Synonyms Instead of Stuffing

overstuffed-bagIn August of last year, Google opened up about some refining of their search algorithms, and mentioned a few technologies they implemented to improve search results. These technologies included Spelling Suggestions, Synonyms, Conceptual Context, and Universal Search. You may or may not have seen these changes with your search results, but all have become a big part of searching with Google, and are beneficial in increasing the user’s Google experience. One in particular stands out from the rest, as a useful SEO possibility: Synonyms.

What are Synonyms
Google has included Keyword Stems in searches for a long time. A good example of stemming is where you use the keyword “running” and Google will provide results with run, runs, or running in their results. Synonyms, on the other hand, are completely different words that have no part of the original word within the search. Here’s a good example: a person might “run” a company or “manage” a company, essentially, “run” and “manage” mean the same thing in this context, even though they are completely different words.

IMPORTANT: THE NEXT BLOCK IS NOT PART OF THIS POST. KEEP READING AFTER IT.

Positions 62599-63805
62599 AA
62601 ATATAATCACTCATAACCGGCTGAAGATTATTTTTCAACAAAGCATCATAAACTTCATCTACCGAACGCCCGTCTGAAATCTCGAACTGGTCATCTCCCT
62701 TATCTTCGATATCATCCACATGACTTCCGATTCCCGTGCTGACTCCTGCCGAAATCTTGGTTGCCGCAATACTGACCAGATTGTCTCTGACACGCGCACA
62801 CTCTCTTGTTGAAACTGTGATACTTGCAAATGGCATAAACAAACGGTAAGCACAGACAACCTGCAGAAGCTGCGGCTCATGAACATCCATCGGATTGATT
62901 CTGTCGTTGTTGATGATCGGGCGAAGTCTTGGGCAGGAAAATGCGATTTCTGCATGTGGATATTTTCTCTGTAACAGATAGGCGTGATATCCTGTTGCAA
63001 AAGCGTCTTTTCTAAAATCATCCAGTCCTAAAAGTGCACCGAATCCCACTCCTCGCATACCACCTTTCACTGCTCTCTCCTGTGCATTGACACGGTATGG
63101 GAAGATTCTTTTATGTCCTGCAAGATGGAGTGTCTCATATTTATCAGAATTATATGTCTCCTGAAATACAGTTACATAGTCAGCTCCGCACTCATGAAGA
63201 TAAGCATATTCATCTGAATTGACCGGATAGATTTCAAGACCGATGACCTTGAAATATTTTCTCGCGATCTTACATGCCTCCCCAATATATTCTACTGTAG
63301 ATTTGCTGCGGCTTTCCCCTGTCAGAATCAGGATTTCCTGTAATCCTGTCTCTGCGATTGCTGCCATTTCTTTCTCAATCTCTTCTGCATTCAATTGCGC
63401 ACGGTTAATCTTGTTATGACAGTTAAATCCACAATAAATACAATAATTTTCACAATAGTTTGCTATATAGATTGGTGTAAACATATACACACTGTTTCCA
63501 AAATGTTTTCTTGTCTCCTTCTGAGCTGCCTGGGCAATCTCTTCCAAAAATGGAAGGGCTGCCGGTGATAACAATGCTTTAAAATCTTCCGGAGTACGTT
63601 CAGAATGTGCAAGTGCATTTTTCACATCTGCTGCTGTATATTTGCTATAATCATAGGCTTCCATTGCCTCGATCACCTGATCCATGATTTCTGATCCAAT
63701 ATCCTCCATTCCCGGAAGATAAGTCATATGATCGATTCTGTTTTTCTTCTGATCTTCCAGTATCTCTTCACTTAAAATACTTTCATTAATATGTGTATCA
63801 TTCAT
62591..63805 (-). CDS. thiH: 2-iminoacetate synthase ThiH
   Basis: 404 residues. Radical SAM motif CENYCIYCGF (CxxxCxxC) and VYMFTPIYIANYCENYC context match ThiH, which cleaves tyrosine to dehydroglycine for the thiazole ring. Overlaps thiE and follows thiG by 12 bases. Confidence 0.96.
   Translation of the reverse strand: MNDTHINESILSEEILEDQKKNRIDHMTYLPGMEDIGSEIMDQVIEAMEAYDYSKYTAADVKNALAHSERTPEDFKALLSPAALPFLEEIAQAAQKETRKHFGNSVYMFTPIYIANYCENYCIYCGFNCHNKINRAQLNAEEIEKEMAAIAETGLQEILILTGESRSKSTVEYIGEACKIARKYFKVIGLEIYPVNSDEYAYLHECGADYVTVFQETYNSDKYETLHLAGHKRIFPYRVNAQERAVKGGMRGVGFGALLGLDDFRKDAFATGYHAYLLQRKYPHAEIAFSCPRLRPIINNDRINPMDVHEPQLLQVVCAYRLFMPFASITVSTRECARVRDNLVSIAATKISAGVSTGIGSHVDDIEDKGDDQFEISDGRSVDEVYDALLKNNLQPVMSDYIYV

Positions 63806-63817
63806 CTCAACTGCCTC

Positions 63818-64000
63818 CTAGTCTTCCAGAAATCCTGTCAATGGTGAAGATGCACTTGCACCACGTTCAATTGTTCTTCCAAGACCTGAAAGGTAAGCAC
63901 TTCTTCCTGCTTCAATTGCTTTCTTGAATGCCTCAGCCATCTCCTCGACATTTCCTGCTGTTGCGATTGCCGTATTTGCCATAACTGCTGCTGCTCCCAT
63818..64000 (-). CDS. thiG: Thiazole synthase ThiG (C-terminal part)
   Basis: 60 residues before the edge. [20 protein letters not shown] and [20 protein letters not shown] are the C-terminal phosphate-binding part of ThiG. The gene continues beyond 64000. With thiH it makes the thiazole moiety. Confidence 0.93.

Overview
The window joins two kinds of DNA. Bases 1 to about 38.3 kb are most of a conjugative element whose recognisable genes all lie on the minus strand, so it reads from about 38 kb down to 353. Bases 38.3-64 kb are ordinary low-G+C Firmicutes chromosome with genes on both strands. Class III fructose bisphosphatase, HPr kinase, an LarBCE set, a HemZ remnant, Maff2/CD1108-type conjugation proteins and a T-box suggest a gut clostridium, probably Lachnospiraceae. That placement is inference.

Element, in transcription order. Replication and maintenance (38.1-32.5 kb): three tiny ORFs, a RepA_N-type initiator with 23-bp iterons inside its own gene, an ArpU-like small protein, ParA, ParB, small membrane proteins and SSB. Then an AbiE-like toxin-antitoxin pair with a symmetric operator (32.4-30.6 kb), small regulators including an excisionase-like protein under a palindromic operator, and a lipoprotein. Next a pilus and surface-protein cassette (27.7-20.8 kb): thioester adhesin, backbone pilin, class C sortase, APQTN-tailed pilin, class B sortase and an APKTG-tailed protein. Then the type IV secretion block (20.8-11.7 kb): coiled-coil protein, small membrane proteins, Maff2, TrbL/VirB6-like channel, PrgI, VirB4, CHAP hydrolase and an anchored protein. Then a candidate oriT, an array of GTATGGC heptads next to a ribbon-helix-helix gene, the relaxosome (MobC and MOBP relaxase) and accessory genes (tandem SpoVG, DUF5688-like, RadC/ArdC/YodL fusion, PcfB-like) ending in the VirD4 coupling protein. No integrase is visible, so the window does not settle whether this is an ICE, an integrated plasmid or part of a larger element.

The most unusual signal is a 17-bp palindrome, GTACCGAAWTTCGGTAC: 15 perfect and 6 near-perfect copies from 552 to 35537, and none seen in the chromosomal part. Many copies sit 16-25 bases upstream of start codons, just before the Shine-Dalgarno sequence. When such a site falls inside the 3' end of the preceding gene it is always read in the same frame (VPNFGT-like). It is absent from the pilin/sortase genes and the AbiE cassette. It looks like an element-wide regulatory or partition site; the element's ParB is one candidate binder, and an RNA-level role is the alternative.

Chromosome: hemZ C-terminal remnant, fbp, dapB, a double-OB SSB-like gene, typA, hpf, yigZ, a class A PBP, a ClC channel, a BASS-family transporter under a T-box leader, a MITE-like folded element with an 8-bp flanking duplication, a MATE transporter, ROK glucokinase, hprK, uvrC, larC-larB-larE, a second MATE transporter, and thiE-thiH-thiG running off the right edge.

Consider this excerpt from the Google blog post on synonyms.

This is one of the hardest problems we are solving at Google. Though sometimes obvious to humans, it is an unsolved problem in automatic language processing. As a user, I don’t want to think too much about what words I should use in my queries. Often I don’t even know what the right words are. This is where our synonyms system comes into action. Our synonyms system can do sophisticated query modifications, e.g., it knows that the word ‘Dr’ in the query [Dr Zhivago] stands for Doctor whereas in [Rodeo Dr] it means Drive. A user looking for [back bumper repair] gets results about rear bumper repair. For [Ramstein ab], we automatically look for Ramstein Air Base; for the query query [b&b ab] we search for Bed and Breakfasts in Alberta, Canada. We have developed this level of query understanding for almost one hundred different languages, which is what I am truly proud of.

How to Find Synonyms
The concept of Google providing results from synonyms is exciting for the SEO-minded individual, and I’ll explain why. But first, let me show how to find synonyms for your keywords. One way is to use a synonym tool, however the most effective way is to use Google directly. When you do a Google search place the “ ~ ” (approximate symbol) in front of your search query and Google will highlight all the keyword synonyms. Example: ~management advice